Friday, January 25, 2013

How We Did in 2012

Black Diamond Games did very well in 2012, with sales up 13% from the year before. We continue to see collectible card games boom, our CCG sales up 30% from 2011. Magic accounts for a frighteningly high level of our sales, something we're hoping to leverage in 2013 with a new online singles catalog using Crystal Commerce. Still, the big fear is we let other areas atrophy. We're also seeing stores featuring Magic pop up all over to take advantage.

Yugioh and Cardfight Vanguard are heating up as well. Vanguard, especially, will see more support as Bushiroad implements a stronger organized play structure, including upcoming pre-releases of new sets. Many Pokemon and Yugioh players play Vanguard as their second game, and between Pokemon sets, our Pokemon nights see mostly Vanguard sales. We're done carrying Kaijudo and we gave up on World of Warcraft CCG in 2011.

Collectible miniatures are up 37%, thanks almost entirely to Pathfinder miniatures. They haven't quite stepped into the space left behind by Dungeons & Dragons miniatures, but they're a welcome addition nevertheless. We do sales in Heroclix, but they're honestly more trouble than their worth, with our local community playing at other venues. We'll probably stop carrying them this year, something we've done twice before.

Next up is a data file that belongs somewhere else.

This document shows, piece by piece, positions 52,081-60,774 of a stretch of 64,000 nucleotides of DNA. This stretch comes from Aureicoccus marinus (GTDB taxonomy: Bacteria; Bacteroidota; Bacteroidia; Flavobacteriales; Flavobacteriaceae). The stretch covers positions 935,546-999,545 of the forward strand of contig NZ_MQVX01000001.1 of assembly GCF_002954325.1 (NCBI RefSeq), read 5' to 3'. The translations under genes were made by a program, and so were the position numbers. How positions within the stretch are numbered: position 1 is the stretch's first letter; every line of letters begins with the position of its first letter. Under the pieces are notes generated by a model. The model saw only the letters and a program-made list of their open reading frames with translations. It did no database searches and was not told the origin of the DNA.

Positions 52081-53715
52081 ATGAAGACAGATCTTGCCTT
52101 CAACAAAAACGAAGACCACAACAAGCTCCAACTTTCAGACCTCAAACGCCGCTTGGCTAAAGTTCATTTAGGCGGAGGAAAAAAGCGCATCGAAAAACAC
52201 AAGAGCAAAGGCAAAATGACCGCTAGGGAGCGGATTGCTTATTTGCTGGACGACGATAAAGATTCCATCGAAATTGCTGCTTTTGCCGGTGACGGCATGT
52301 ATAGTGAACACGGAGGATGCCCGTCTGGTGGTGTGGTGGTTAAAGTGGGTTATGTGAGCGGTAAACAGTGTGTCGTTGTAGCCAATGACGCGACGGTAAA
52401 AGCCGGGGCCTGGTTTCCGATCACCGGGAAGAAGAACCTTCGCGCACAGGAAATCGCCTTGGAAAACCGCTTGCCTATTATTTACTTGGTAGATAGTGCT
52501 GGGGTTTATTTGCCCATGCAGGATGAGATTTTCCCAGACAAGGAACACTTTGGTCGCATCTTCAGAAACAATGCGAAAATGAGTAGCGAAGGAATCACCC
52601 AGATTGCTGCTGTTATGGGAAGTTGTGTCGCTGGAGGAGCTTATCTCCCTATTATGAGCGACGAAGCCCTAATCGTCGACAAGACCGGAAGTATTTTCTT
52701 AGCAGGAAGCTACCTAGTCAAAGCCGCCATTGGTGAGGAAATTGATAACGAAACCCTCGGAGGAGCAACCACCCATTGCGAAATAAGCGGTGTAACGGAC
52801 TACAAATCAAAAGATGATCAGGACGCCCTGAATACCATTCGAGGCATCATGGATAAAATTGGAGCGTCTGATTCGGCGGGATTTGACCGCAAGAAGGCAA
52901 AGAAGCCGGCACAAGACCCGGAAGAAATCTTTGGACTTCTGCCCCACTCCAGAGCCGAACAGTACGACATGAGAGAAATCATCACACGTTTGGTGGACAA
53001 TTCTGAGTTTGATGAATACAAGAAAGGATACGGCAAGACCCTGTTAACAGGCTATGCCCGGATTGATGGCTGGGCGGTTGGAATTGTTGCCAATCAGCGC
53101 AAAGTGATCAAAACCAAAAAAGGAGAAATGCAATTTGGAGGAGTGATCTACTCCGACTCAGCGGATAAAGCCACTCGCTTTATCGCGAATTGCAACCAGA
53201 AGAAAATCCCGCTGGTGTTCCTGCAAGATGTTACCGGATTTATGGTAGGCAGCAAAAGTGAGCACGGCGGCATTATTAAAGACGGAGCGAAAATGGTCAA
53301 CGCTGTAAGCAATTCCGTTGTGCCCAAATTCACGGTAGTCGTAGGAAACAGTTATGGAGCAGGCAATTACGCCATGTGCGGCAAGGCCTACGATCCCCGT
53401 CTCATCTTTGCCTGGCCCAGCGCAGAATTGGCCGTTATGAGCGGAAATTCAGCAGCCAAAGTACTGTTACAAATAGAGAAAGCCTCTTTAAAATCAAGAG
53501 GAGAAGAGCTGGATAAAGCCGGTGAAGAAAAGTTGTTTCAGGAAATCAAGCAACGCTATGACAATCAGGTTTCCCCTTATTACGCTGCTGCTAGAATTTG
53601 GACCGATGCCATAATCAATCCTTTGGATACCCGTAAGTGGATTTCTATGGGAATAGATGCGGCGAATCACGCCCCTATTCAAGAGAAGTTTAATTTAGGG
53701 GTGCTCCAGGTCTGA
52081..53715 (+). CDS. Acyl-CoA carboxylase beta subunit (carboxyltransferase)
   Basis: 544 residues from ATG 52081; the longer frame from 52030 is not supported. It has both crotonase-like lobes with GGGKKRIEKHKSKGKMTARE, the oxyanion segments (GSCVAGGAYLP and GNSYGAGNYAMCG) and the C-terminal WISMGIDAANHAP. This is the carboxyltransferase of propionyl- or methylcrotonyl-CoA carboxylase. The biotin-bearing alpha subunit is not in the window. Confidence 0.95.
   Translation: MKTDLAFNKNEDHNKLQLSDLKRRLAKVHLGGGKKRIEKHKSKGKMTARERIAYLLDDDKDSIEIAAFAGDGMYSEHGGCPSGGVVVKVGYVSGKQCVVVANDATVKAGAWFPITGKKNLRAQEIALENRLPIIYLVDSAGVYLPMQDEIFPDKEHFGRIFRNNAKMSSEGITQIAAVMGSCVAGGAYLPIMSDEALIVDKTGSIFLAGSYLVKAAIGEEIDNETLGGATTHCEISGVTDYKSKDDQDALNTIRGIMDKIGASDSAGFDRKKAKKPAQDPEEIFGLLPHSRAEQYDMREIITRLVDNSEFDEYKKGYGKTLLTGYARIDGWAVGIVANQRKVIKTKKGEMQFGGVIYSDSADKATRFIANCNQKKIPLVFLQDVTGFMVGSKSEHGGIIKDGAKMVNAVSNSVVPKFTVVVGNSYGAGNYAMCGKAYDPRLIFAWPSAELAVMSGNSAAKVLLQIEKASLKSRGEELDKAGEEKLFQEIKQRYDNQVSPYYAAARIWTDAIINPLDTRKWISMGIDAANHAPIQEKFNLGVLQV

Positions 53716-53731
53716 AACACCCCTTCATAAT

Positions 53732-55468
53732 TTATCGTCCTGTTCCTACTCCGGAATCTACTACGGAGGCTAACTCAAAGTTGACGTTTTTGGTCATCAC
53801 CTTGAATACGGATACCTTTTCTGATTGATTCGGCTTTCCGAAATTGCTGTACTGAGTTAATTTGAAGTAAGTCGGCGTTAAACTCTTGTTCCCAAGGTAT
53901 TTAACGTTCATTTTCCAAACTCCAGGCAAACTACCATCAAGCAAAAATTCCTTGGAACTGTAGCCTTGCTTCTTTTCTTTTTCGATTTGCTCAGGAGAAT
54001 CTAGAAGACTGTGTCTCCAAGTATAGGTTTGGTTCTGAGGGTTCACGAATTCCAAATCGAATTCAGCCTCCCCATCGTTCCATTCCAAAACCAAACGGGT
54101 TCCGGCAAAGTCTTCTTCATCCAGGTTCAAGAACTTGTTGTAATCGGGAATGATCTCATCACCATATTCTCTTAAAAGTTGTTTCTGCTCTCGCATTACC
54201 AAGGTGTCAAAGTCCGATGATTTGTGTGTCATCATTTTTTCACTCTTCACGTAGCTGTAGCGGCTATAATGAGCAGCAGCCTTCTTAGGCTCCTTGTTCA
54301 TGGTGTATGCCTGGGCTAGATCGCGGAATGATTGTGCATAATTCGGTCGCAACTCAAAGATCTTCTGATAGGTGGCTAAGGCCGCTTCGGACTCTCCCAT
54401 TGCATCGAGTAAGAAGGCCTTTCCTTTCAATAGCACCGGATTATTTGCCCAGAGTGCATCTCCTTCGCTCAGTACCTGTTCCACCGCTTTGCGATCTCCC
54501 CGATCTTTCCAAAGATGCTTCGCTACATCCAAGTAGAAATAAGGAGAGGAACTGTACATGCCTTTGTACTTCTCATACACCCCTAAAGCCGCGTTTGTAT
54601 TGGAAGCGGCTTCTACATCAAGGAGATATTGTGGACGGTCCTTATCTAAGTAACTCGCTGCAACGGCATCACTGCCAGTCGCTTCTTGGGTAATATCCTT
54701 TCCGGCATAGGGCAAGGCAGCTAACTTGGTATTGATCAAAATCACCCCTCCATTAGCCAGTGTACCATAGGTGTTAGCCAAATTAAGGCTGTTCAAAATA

Also hot right now, board and card games saw a 16% increase in sales. I think a lot of credit can go towards these games getting some love, especially programs like Tabletop, which reach customers we don't normally encounter. As for individual companies, Fantasy Flight Games has been doing exceedingly well for us, with licensed Star Wars and Game of Thrones products doing great. Our Euro style games also selling fast, with Settlers of Catan remaining on top and most Days of Wonders games selling strongly when in stock, thanks in part to Tabletop. Despite all the hemming and hawing over Kickstarter, it doesn't effect the bottom line much, at least not with board games.

I'm afraid that's the end of the good news though, as we've seen declines of around 10% in areas like role-playing games. D&D is dormant, which in most years accounts for half to two thirds of RPG sales. Kickstarter likely plays a larger part in the decline of RPG sales, since so much of what we carry tends to be "fringe." Accessories like paint and dice are also down about 10%. 

Classic games and puzzles are down 10% as well, categories that haven't aged well with the population. We'll be shrinking those departments down, rather than expanding them.

Tactical miniature games are down 10%. Although Warmachine and Hordes are on fire, it doesn't make up for the steep decline in interest in Warhammer 40K and Fantasy. When it comes to Games Workshop, they've jumped the price shark for us. It's hard to justify price increases that far outstrip inflation or cost of materials. These things are thankfully cyclical, but at the moment, if we were worried about non-CCG areas atrophying, there might be some evidence available for that.

Wednesday, January 23, 2013


With Wizards of the Coast releasing old school D&D supplements via PDF this week, I thought I would take a look at our D&D core rulebook sales for 2012. This is a bit different in that it includes the reprints of AD&D (1st edition those just joining us) and 3.5. Our sales numbers include just the PHB, along with any bundles we sold that included that book.

For Pathfinder, the data includes the core rulebook and the starter box, two gateways to entry that may overlap. For D&D 4, it includes the Player's Handbook, the Heroes of X books, and the Red Box starter set, again with some potential overlap.